Oct. 12, 2005, 9:26AM
DAMASCUS, Syria -- Syrian Interior Minister Ghazi Kanaan committed suicide in his office today, the state news agency said, three weeks after being questioned by a U.N. team probing the assassination of Lebanon's Rafik al-Hariri.
The U.N.'s chief investigator is expected to issue his report to the Security Council next week on the inquiry into the February killing of the former Lebanese prime minister.
Syria, already under pressure from the United States over Iraq, has increasingly felt the weight of Lebanese and international charges it was linked to Hariri's death. Syrian officials have said in recent weeks the U.N. report would show Damascus had nothing to do with the killing.
"The minister of interior died in his office this afternoon after committing suicide and the authorities are investigating the incident," the SANA agency said in a report.
The Syrian government issued a statement mourning Kanaan's death but gave no other details. State radio and television continued normal programming.
"Until now, we don't know the reason (of the suicide) but our investigation will tell us quickly...," Information Minister Mahdi Dakhl-Allah told Al Jazeera pan-Arab television.
"Whatever happens, stability won't be shattered in Syria. We are one of the most stable countries in the region."
Asked if the suicide was linked to the U.N. investigation led by Detlev Mehlis, Dakhl-Allah said: "Of course, the timing is sensitive. But I'm talking about facts and not suspicion and speculation...
"The result of Mehlis's investigation is well known -- Syria had nothing to do with it."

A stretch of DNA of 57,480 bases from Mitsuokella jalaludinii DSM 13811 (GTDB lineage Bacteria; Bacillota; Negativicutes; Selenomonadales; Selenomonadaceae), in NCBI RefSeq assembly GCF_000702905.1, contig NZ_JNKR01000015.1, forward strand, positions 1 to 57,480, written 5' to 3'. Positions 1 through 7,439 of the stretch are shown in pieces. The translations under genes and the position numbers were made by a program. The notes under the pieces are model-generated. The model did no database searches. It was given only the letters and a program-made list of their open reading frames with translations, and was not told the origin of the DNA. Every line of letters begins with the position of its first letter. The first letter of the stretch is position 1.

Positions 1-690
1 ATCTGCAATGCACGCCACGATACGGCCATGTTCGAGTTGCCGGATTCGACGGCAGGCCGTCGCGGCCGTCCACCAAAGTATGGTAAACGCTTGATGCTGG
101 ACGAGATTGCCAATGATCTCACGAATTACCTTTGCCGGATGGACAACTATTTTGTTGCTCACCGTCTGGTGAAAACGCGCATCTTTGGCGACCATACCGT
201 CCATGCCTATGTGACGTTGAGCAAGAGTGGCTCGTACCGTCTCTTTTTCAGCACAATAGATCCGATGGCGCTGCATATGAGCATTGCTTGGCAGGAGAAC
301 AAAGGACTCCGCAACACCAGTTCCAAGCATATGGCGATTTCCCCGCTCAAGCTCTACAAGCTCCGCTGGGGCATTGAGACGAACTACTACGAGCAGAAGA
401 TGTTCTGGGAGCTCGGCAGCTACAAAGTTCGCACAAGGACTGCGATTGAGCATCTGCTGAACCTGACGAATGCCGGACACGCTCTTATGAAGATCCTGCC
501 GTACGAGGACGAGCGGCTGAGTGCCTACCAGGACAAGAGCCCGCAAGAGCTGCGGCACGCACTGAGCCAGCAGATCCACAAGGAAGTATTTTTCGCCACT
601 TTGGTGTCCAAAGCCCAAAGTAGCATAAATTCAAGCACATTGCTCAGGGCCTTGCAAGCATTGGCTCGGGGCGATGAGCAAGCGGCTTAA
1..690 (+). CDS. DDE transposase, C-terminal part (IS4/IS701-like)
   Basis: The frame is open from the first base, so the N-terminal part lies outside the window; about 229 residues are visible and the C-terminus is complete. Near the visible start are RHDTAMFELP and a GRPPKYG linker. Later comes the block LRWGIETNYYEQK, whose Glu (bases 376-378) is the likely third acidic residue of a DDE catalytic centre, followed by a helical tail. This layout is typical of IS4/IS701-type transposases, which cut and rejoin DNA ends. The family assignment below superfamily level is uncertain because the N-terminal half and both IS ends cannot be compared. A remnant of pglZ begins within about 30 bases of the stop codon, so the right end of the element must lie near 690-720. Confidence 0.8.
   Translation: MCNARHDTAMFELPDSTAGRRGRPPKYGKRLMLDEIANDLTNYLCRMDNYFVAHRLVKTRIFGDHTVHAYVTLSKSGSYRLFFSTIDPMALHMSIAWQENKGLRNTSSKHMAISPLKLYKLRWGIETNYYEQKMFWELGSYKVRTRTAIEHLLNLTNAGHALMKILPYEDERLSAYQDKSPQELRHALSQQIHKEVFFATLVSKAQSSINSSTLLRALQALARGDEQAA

David Welch, U.S. assistant secretary of state for Near Eastern affairs, said after talks in Beirut: "I have heard the news. It's a big event there and we will see what import it has."
Hospital sources said Kanaan was taken from his office at the Interior Ministry in Martyrs Square in the Marja district of Damascus to the nearby private Shami Hospital before midday.
He committed suicide around 11 a.m. (0900 GMT), a political analyst close to the government said.
Kanaan, who was Syria's top official in Lebanon for two decades until 2002, had been interviewed by U.N. investigators probing Hariri's murder.
Four pro-Syrian Lebanese generals have been arrested and charged in Hariri's assassination. Many Lebanese say Syria ordered the killing but Damascus has repeatedly denied any links.
Three hours before the news broke, Kanaan spoke to a Beirut radio station, denying reports in Lebanese media that he showed the U.N. investigators photocopies of cheques paid to him by the late Hariri.
"I think this is the last statement I might give," Kanaan said at the end of the phone interview with Voice of Lebanon.
"My testimony ... was to shed the light on an era during which we have served Lebanon. Sadly some media outlets have reported lies to mislead public opinion," he said.
"I want to make clear that our relation with our brothers in Lebanon was based on love and mutual respect ... We have served Lebanon's interest with honour and honesty."
Kanaan, a 63-year-old Baathist major general, was the head of Syrian military intelligence in Lebanon from 1982 until 2002.
He was appointed interior minister in 2004. In 2002, he was appointed as chief of the Syrian Political Security Directorate.
Earlier this year, the U.S. treasury announced it was freezing the assets of Kanaan and his successor as Syria's top official in Lebanon, General Rustom Ghazali, in a move it said was "intended to financially isolate bad actors supporting Syria's efforts to destabilize its neighbors".
The Lebanese Central Bank last month opened up the accounts of both men to the U.N. investigators.
Kanaan was married with four sons and two daughters.